I’ve you’re still playing Sony’s Gran Turismo 5 or the Resistance series, then you might want to get your kicks while they last. Sony will be pulling the plug on the servers, effectively killing off the online portions of these games. March 28th will see the end of Resistance, and May 20th is the day for Gran Turismo 5.
Thus is the way of gaming’s future while we move into an age where servers dictate everything. Your favorite games, the one’s you’ve had great memories playing online with your friends are no more than a business decision away from being shut down forever. Permanence is nothing, your memories couldn’t be less important.
Gran Turismo 5 is somewhat understandable since Gran Turismo 6 has been released. The series evolves in such a way that it renders the older games obsolete, unless of course, you have hundreds of hours sunk into Gran Turismo 5 and unlocked all the cars. It’s understandable that you might not be especially keen to take part in Gran Turismo 6‘s microtransaction system, so this is Sony’s way of taking away that choice.
Resistance is a less acceptable decision, especially Resistance 2 and its online co-op mode. I’ve never played it myself, but I remember it got a lot of praise for its unique take on class base character customization, essentially laying the foundation for games like Borderlands and every other co-op shooter since. It might be something worth taking a look at years down the road, but alas, you’re never going to be able to again. Sorry.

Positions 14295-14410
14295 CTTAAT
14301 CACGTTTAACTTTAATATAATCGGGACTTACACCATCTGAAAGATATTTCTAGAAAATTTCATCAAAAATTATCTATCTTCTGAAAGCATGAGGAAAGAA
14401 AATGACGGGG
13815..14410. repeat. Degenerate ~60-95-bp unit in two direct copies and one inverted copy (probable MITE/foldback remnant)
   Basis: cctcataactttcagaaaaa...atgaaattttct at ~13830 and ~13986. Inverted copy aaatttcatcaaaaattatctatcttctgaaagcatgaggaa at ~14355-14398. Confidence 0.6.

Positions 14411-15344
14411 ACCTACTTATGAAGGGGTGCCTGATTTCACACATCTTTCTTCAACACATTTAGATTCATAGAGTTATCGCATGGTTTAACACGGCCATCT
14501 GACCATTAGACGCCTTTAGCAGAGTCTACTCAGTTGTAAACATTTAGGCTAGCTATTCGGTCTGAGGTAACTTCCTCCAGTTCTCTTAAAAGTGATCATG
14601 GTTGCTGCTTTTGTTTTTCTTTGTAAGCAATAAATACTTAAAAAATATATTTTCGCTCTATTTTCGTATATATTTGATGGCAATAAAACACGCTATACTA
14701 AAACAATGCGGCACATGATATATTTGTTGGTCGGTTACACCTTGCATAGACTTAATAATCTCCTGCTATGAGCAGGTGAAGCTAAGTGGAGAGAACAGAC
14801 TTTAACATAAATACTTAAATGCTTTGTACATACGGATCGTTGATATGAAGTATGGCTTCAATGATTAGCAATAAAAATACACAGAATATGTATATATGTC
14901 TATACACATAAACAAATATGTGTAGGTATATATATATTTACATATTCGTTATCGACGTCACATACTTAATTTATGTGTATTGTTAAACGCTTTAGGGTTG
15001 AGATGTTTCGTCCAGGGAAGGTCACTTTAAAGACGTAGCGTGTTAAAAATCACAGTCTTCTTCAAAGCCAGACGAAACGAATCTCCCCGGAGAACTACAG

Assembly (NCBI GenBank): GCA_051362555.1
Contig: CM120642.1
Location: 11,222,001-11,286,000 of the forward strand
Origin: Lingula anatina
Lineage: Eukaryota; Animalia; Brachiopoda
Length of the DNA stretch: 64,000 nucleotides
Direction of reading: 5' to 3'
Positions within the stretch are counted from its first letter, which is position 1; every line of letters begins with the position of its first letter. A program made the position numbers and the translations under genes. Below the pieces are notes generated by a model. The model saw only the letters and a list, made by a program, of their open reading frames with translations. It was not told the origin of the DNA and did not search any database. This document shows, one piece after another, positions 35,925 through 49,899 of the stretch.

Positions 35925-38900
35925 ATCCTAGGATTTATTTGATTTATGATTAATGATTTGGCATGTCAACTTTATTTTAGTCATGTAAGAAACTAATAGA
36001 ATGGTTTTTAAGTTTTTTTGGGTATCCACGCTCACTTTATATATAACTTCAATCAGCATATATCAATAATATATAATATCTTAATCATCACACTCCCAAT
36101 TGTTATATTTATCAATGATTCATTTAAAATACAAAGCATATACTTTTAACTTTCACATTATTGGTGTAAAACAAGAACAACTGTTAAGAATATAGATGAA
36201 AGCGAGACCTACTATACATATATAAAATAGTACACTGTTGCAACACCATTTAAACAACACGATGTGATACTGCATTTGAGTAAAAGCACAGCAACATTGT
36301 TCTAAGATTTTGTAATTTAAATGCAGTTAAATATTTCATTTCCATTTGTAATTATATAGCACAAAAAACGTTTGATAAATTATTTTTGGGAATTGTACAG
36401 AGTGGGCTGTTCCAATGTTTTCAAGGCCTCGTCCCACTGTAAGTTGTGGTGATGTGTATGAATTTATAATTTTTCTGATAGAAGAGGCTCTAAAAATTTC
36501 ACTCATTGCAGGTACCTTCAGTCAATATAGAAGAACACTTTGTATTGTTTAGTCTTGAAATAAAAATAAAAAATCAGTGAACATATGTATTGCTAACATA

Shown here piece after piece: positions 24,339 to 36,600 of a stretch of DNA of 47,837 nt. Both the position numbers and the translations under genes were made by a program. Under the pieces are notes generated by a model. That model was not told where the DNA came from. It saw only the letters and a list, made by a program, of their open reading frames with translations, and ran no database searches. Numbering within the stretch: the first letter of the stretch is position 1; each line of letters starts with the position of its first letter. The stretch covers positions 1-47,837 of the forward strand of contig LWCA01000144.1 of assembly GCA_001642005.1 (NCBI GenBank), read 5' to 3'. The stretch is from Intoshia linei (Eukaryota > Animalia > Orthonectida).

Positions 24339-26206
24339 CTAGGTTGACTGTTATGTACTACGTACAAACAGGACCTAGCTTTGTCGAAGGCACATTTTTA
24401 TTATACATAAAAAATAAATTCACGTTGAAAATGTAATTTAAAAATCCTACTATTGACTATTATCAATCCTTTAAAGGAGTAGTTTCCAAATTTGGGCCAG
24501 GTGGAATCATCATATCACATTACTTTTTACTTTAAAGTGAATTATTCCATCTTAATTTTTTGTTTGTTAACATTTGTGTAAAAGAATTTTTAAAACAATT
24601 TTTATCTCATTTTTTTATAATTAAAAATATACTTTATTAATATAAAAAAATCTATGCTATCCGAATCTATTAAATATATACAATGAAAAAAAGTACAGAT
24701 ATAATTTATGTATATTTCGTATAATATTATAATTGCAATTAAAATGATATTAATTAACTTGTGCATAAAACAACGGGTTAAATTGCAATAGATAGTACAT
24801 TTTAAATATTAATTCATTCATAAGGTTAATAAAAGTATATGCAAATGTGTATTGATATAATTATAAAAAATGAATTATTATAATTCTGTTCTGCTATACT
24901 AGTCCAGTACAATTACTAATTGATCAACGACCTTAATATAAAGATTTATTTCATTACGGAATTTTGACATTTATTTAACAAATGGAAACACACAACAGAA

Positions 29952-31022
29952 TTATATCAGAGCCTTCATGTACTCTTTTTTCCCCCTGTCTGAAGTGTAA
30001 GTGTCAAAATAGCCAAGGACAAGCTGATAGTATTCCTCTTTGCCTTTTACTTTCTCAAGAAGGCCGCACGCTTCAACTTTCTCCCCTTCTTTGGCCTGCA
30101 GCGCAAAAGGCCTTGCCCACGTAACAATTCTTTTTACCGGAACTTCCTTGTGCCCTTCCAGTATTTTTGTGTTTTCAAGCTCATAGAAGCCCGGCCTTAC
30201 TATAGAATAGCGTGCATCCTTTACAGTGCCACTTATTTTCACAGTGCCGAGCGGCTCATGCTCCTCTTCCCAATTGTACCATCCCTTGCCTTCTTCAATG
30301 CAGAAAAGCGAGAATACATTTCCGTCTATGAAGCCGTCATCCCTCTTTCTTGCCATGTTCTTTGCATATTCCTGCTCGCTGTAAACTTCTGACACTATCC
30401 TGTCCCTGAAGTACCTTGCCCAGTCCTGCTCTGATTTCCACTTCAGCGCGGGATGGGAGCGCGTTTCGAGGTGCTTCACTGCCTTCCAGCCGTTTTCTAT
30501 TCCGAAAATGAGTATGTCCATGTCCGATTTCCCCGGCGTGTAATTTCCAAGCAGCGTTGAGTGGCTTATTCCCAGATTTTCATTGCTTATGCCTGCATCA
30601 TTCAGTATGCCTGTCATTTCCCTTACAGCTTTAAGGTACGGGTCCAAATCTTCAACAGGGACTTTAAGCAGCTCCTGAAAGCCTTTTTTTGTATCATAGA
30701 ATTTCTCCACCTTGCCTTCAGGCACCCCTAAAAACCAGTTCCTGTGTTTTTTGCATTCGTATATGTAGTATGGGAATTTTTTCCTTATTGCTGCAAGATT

I’m old and was raised during a day and age when physical games can be revisited whenever I want. The most I’ve suffered in this online crackdown is Phantasy Star Online, which still has plenty of fan severs running if I ever decide to get back into it. I don’t have many impressionable moments from the last few years, and I hold no sentimentality towards online modes.
Some younger people or even hardcore online fans just might though, and they’ll never be able to revisit classic favorites like I can. This would be like Konami taking away your multiplayer options for Contra on the NES, something that just would not fly. As gaming gets older, there needs to be a stronger sense of preservation so we don’t have lost pieces of history the way film does.
Good luck in seeing your favorite games surviving the next twenty five years.